Feline Hyperesthesia Syndrome Treatment: Home Remedies

Nov 29, 2017

Remedies for FHS/Twitch-Skin Syndrome/Rolling Skin Syndrome
Feline Hyperesthesia Syndrome (FHS) is a feline neurological disorder causing cats to behave oddly for short bursts of time. FHS symptoms include obsessive self-biting, scratching, grooming, or running around. More indicatively, symptoms also include frantic tail twitching and rolling or twitching skin, for which reason the epilepsy-like condition is also called twitch-skin syndrome or rolling skin syndrome.

Hyperesthesia in cats is poorly understood and sometimes ignored as typically unpredictable feline behavior. Fortunately, the condition is rare, but for cat owners who witness their pet enduring rolling skin syndrome, the ailment can be unsettling. As with other cat skin conditions, any resultant wounds for obsessive behaviors should be cleaned and treated. Otherwise, keeping your cat calm and helping it to avoid any evident food or emotional triggers may help keep your cat's FHS symptoms under control.

Natural Pet Care Remedies: You may want to try new cat food for your FHS cat, as food allergens seem to be a trigger in some cases. Regular feeding schedules and sufficient exercise may help to keep your cat calm as well.

Dietary Changes  

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Posted by Melissa (Alexandria, Va) on 11/13/2009
5 out of 5 stars

Feline Hyperesthesia Disorder - I have found that my cat improved 100% when switched to zero-grain food. These foods are usually not sold in major pet stores. You must seek out the mom and pop shops or order online. Also, increased exercise helps.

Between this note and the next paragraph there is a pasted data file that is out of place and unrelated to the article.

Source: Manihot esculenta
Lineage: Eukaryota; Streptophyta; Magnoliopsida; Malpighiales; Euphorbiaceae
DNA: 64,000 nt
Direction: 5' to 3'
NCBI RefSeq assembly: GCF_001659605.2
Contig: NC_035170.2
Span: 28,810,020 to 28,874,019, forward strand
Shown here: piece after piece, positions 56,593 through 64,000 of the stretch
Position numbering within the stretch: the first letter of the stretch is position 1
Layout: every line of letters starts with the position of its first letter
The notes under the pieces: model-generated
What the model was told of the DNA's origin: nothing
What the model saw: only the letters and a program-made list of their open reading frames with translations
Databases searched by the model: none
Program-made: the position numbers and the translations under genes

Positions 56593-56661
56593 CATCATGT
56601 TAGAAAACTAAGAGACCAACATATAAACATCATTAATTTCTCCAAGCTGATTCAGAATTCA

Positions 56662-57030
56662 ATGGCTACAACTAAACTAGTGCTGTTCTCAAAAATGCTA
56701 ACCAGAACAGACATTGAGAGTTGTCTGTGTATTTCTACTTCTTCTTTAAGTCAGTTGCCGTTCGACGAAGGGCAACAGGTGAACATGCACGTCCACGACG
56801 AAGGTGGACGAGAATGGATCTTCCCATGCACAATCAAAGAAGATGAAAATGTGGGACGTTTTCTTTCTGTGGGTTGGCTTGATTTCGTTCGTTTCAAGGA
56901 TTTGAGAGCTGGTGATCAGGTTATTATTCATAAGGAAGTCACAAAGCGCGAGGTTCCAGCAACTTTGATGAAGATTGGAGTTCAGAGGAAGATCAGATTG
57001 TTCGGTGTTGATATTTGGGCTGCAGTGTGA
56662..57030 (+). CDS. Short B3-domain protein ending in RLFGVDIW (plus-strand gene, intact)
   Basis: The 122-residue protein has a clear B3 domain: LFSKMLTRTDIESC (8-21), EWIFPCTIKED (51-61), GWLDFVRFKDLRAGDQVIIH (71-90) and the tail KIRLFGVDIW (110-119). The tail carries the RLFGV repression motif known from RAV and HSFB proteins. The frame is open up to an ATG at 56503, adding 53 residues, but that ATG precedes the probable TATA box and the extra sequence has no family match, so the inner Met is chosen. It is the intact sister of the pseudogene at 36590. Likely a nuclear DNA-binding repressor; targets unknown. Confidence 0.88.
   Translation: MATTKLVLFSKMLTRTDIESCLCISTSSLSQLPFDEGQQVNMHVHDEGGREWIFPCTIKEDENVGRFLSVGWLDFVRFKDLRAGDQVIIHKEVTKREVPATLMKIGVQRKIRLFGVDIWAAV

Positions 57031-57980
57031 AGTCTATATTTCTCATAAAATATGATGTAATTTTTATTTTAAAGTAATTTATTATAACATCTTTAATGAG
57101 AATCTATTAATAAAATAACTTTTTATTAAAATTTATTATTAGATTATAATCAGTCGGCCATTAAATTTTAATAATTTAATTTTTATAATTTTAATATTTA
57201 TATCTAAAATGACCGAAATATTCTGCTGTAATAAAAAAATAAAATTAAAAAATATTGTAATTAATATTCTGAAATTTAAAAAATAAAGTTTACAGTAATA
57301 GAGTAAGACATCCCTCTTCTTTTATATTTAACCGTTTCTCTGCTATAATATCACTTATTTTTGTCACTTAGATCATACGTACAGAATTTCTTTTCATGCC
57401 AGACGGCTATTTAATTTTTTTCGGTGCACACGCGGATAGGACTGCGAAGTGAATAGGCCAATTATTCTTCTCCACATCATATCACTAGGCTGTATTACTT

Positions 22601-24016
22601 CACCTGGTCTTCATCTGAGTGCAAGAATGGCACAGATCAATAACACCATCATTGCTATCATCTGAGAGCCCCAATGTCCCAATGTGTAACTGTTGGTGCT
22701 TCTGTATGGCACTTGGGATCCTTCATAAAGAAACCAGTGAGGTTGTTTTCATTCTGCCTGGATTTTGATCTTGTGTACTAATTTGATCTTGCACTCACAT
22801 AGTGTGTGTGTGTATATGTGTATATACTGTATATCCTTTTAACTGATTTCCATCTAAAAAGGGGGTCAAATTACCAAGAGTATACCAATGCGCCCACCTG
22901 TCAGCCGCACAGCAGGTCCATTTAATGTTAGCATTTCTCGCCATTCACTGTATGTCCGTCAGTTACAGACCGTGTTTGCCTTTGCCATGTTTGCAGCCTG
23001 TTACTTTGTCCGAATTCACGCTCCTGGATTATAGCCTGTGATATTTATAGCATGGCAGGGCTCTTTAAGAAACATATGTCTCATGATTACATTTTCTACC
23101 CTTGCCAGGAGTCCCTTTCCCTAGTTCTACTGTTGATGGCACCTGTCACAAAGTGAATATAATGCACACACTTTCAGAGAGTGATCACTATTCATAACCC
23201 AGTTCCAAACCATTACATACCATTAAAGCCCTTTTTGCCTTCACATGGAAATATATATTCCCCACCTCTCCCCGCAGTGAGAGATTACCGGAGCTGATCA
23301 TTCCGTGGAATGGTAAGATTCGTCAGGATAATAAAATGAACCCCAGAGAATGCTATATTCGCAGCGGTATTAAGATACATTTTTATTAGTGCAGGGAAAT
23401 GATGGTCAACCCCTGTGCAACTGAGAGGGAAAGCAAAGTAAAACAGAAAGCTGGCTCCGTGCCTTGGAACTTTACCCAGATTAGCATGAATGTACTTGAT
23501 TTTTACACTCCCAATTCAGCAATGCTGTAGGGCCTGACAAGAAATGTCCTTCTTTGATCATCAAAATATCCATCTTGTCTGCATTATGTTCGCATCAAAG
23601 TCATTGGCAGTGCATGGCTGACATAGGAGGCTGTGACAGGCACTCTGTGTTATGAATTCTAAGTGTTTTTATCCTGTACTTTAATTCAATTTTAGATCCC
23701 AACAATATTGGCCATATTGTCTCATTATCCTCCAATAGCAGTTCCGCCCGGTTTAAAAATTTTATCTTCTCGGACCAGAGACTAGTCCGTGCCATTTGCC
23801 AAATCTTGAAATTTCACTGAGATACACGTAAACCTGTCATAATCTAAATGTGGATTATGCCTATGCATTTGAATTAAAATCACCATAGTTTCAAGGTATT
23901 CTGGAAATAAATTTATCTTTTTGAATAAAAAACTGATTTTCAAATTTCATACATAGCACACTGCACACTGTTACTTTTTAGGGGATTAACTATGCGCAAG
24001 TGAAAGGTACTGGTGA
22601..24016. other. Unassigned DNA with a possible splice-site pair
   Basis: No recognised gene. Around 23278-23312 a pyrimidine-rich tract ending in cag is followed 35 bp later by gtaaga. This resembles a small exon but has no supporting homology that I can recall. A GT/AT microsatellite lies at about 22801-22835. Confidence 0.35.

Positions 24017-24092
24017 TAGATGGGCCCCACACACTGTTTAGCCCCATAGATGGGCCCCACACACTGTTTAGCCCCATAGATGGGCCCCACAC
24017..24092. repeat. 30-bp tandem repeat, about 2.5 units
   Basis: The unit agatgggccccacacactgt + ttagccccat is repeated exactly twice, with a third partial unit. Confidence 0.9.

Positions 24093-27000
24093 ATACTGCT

Replied by Evie
Torrance, Ca

I just switched to a no-grain food that I found at Petco.

General Feedback  

Posted by Jean (Brooklyn, Ny Usa) on 02/26/2013

Feline hyperasthesia disorder : hello they don't really know what this condition is. I've a mature sphynx and he got it as he has aged. You can see it on youtube. Sometimes he's not too bad. In his case, it's not need for stimulation, I find, that sets him off. I am wondering if there's a homeopathic remedy I could try for this. He acts like he's itchy. A pet intuitive says it's genetic and occurs often in males/oriental breeds. Thank you, Jeannie J

Replied by Susan
Myrtle Beach

I cannot tell you why, but my cat, who has feline hyperesthesia, improves on a daily dose of Pro Pet Powder, 1 tsp, twice a day mixed with wet food. Without this, life is miserable for both of us since she growls and bites her tail, and sometimes flings blood everywhere. I can't take her off of it because the symptoms return. With it she is calm and happy. Not expensive and not drugs.